The Hypocrisy of Insider Trading Laws

Perhaps Walter Williams and I are the only two people on earth who can see the hypocrisy of insider trading laws. I somehow doubt it, though. Williams wrote a column about a year ago, lambasting these laws and I'm going to pick up where he left off. These laws run counter the notion we accept in every other aspect of society that life is unfair. In every facet of life, there are people who have access to advantages that others do not have. However, we don't attempt to make these advantages illegal except when it comes to insider trading.

I've often heard the argument that it is not so much about fairness as it is about trust of the system, i.e., that people will not invest their money knowing that others have advantages they don't have themselves. Baloney! The advantages people have in other things do not cause those without these advantages to not participate. I will cite several examples to show how the lack of similar laws in other aspects of life does not cause any real problems. They will also show how hypocritical it is to create special laws just for the world of investment and not apply the same logic anywhere else.

Let's look at fraternities, sororities, and other private clubs and organizations. It's completely legal to join them even though many of them are exclusive in nature and do not allow just anyone to join. Of course, this right is covered by the freedom of association guarantees in the U.S. Constitution. However, being a member often gains a person access to benefits that he or she wouldn't have by not being a member.

One of these benefits is access to desirable high-level positions within major corporations. Many of these positions are not available to non-members. That's not fair but I have yet to see a law against it. Despite that, people still apply for good jobs within corporations every day. They don't sit on the sidelines and not apply just because they believe the insiders are getting all the best positions.

What about inherited wealth? It's not fair for someone to take advantage of their inherited wealth when most people don't have this kind of access. However, it's perfectly legal. Many people with inherited wealth have a brand new car given to them as soon as they are old enough to drive. They have their college tuition paid for. They usually have a nice cushy job awaiting them when their college days are over, regardless of how well (or poorly) they performed academically.

They don't even have to work at all if they don't want to. How can this be fair when many other people have to work for everything they get? Until there are laws against it, everyone else will refuse to go to college, work, or pay for anything they get, right? Wrong! Most people realize that there are people with inherited wealth who don't have to work for anything. People accept that as a fact of life and go on with their lives. They go to college (for which they have to most of the tuition themselves), go to work, and pay their bills every day. Life goes on and no fairness laws are needed here.What about people who are attractive and/or have charming personalities? Having these assets is just fine, but it's unfair for people to use them for personal gain when others like me, who are ugly and blunt, don't have this privilege.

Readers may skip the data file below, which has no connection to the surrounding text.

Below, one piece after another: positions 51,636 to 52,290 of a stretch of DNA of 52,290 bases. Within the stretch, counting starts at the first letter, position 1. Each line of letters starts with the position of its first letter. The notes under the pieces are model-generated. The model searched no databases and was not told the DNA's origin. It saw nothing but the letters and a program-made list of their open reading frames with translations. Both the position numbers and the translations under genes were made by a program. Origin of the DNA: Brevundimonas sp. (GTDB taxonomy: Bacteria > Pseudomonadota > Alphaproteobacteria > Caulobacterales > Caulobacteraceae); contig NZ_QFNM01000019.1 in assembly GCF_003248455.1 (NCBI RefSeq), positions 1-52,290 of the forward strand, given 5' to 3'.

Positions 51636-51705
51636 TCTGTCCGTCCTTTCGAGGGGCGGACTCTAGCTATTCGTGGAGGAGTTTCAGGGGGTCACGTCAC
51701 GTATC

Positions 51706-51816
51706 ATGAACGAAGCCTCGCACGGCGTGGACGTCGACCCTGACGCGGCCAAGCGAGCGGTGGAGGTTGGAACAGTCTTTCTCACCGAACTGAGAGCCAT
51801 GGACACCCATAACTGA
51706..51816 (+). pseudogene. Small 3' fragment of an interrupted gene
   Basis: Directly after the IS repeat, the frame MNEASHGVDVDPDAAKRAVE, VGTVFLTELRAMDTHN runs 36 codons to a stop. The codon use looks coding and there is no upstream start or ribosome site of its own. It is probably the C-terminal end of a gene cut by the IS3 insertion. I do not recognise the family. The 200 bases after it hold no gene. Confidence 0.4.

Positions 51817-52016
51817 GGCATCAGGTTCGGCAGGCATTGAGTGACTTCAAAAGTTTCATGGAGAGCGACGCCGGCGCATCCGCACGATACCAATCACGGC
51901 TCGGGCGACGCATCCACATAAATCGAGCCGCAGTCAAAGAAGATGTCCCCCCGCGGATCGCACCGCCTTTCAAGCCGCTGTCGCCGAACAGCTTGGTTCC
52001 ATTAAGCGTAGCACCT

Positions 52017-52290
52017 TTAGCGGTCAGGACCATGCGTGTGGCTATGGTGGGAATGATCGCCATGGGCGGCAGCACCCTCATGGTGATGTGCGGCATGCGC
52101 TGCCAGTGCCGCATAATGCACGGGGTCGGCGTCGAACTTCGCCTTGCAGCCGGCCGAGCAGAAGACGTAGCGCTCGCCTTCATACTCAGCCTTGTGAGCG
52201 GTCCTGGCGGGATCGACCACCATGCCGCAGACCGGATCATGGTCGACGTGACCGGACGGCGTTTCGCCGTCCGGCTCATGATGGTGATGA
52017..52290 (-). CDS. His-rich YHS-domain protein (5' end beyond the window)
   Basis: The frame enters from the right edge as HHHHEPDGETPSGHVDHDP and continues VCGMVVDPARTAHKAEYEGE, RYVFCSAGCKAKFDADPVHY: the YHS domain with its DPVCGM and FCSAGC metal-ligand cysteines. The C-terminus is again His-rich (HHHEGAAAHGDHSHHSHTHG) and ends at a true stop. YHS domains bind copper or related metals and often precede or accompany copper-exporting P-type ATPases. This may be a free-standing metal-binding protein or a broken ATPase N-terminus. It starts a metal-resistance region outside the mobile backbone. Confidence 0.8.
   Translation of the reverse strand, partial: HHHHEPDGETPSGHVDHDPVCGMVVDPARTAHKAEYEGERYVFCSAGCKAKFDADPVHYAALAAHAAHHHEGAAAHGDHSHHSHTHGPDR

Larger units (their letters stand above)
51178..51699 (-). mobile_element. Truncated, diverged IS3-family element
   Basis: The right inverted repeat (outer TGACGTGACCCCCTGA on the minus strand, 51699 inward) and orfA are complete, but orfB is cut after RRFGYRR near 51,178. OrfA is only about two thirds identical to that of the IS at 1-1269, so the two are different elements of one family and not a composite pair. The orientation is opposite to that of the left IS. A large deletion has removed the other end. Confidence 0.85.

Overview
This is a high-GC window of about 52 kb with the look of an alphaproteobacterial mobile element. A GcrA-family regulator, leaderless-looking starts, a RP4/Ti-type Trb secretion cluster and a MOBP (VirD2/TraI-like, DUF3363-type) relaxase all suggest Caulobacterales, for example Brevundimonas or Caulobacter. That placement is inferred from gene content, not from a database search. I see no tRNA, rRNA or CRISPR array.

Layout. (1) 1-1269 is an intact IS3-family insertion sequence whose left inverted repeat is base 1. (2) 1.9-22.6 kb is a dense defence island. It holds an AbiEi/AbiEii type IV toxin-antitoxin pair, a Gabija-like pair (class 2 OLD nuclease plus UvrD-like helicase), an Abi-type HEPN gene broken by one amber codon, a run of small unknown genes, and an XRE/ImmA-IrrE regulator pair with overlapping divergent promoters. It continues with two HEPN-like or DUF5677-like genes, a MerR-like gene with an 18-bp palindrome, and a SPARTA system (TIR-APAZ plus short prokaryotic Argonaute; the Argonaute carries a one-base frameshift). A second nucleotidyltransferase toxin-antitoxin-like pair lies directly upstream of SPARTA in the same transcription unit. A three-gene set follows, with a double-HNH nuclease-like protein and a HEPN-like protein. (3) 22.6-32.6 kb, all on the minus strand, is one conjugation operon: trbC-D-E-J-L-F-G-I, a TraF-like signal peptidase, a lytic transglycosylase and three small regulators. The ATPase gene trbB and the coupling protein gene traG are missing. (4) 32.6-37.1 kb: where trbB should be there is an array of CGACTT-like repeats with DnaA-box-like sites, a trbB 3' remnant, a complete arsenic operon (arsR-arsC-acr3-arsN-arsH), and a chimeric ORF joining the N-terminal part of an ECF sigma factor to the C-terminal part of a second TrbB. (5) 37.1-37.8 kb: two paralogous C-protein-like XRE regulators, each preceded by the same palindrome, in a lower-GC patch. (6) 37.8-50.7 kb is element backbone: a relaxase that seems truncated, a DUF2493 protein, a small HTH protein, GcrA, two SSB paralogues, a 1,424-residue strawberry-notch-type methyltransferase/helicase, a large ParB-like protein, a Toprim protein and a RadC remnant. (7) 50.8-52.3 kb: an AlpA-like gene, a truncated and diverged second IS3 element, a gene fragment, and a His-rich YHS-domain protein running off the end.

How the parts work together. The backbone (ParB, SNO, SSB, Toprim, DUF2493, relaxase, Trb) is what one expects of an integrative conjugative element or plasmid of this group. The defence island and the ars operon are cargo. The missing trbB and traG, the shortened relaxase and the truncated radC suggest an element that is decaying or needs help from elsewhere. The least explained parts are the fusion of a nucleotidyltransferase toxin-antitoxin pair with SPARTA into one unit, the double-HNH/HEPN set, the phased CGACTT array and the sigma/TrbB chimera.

However, I've never heard of any attempt (in this country anyway) to make a law against using good looks and positive personality traits to one's advantage. People use these assets to help them land desirable jobs and work their way up the corporate ladder. They use these assets to help them win friends and get favors the rest of us can't get. They use these assets to attract higher quality mates than those of us who are lacking can attract. How does this make the rest of us feel? It makes us feel so discouraged that we never apply for a job, attempt to make friends, or perform any normal daily activity, right? Of course not, that would be silly.

We go on with our lives just like the folks with the good looks and charming personalities. We are not going to sit out on life, waiting for laws to be passed to restrain all the pretty and charming people from getting a better deal in life.I could go on and on, of course, but it seems to me that if insider trading is illegal because of the unfairness aspect, we ought to outlaw all other forms of unfairness as well. Sure, insider trading is unfair and very unethical. However, I doubt that the lack of laws against it would cause the markets to collapse. Other areas of our daily lives have not collapsed under the weight of unfairness that legally occurs every day.

Also, when we outlaw some forms of unfairness while ignoring or even encouraging other forms of it (some of which are just as unethical), isn't that in itself unfair?.

.Terry Mitchell is a software engineer, freelance writer, and trivia buff from Hopewell, VA.

He also serves as a political columnist for American Daily and operates his own website - - on which he posts commentaries on various subjects such as politics, technology, religion, health and well-being, personal finance, and sports. His commentaries offer a unique point of view that is not often found in mainstream media.

By: Terry Mitchell

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